At least some of the ideas behind EP are true: The evolution of thinking and language helped survivability and were preserved traits. Likewise with sexuality, the emotional trait of getting angry when hurt and the very existance of memory and short-term memory. A whole bunch of very fundamental things. Probably including negative reactions to bitter tastes and certain smells.

So it makes sense to see how far these ideas can be pushed, how much can be proved somehow.

Traits that are expensive will not be preserved unless they confer some reproductive advantage. The ability of African blood cells to repel malaria by forming a sickle shape comes to mind as a biological example. Having legs is another.

So expensive behaviors that are preserved across cultures and time are good candidates for having a genetic origin. Possible candidates include pair-bonding, our protective attitude toward babies, being attracted to fertile, healthy potential mates, particular facial expressions, an attraction to living near bodies of water, hatred of insects, fear of heights, fear of death. You can make your own list.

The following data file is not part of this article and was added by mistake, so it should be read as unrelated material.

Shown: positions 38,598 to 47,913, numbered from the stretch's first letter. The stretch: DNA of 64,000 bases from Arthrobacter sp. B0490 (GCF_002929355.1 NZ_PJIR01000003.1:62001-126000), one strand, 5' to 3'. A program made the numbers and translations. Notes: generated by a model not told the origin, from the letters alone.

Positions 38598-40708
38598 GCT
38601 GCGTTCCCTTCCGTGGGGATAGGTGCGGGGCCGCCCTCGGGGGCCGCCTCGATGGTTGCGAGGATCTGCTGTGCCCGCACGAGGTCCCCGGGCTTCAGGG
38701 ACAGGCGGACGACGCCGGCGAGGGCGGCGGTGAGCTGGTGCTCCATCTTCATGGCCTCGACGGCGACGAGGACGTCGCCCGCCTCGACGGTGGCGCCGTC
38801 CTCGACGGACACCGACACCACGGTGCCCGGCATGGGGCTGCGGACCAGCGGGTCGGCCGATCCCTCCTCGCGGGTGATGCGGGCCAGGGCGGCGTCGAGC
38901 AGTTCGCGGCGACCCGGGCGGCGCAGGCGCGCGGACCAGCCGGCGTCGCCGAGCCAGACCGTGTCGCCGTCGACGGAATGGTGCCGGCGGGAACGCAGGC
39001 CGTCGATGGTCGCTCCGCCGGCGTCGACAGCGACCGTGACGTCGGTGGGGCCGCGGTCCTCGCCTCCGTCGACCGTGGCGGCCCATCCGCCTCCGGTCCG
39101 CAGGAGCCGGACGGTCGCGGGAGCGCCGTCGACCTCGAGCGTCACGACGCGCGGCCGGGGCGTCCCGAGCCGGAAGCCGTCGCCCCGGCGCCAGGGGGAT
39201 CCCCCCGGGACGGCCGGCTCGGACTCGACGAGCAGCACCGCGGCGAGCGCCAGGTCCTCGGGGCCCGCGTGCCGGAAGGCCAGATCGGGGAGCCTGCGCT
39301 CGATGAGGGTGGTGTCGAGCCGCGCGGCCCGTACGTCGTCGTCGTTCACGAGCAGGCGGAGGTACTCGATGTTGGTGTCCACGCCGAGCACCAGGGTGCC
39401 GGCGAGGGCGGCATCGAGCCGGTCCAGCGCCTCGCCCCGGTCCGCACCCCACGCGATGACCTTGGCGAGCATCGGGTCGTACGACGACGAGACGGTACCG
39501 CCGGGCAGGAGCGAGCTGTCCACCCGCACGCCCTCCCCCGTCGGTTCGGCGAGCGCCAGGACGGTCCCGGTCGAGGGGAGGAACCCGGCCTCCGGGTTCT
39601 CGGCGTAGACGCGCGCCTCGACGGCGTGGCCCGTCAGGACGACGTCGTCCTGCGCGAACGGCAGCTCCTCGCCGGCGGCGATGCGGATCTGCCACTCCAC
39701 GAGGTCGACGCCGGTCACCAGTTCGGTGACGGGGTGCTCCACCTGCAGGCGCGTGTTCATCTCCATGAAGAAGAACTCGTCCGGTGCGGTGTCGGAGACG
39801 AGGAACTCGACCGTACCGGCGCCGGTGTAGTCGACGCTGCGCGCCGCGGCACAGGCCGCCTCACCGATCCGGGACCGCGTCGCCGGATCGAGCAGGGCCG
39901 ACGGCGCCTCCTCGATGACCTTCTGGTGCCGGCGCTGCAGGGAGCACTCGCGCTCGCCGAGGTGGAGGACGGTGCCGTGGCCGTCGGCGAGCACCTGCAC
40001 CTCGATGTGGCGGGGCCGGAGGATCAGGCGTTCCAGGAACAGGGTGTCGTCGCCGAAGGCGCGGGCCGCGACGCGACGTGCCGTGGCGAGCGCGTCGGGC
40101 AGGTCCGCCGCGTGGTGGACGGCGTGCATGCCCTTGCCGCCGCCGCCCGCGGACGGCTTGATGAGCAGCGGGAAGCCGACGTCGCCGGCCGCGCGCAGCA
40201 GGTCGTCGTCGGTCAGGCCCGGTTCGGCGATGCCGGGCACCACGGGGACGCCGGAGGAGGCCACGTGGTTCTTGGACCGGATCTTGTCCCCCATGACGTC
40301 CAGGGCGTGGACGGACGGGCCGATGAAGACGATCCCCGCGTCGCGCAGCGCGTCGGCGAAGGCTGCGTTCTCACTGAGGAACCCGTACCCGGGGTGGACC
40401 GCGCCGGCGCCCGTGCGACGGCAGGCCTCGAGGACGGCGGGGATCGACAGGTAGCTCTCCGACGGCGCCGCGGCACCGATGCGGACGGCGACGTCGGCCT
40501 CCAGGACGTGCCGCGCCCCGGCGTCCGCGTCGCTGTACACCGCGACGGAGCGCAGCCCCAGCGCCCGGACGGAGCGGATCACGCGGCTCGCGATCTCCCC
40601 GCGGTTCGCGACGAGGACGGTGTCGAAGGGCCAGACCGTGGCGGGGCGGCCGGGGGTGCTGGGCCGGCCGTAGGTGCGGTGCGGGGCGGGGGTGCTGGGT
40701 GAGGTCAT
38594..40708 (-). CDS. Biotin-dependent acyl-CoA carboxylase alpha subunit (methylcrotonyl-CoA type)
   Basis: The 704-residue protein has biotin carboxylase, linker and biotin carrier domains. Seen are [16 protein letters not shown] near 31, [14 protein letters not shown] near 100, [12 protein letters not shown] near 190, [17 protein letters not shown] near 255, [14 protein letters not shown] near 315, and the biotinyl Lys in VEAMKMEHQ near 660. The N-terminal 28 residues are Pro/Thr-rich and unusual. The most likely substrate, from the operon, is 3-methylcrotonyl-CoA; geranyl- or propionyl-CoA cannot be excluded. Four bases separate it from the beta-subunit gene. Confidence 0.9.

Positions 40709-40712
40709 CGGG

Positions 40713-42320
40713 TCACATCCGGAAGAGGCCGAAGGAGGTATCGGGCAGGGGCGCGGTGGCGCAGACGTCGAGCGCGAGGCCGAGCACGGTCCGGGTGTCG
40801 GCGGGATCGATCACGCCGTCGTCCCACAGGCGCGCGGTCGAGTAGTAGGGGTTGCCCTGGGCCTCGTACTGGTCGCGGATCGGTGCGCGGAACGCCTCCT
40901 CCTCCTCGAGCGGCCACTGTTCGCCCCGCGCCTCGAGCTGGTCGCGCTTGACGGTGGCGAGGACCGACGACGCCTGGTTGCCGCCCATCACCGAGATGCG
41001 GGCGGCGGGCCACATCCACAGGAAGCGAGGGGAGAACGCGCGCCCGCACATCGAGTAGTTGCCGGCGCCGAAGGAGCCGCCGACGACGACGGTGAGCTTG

Genetic inheritence should be less useful in explaining behaviors with (apparent) negative reproductive/survival value, such as suicide, homosexuality, neuroses and psychoses. So it makes sense to look for alternative materialist explanations for these behaviors.

These behaviors with (apparently) negative survival value may be the result of imperfections inherent in the genetic system. Mutations, transcription errors and so forth might be involved. Alternatively, one might look for a reproductive/survival value for these apparently negative behaviors. It’s at least an intelligent question, as these behaviors are expensive and preserved across time and culture.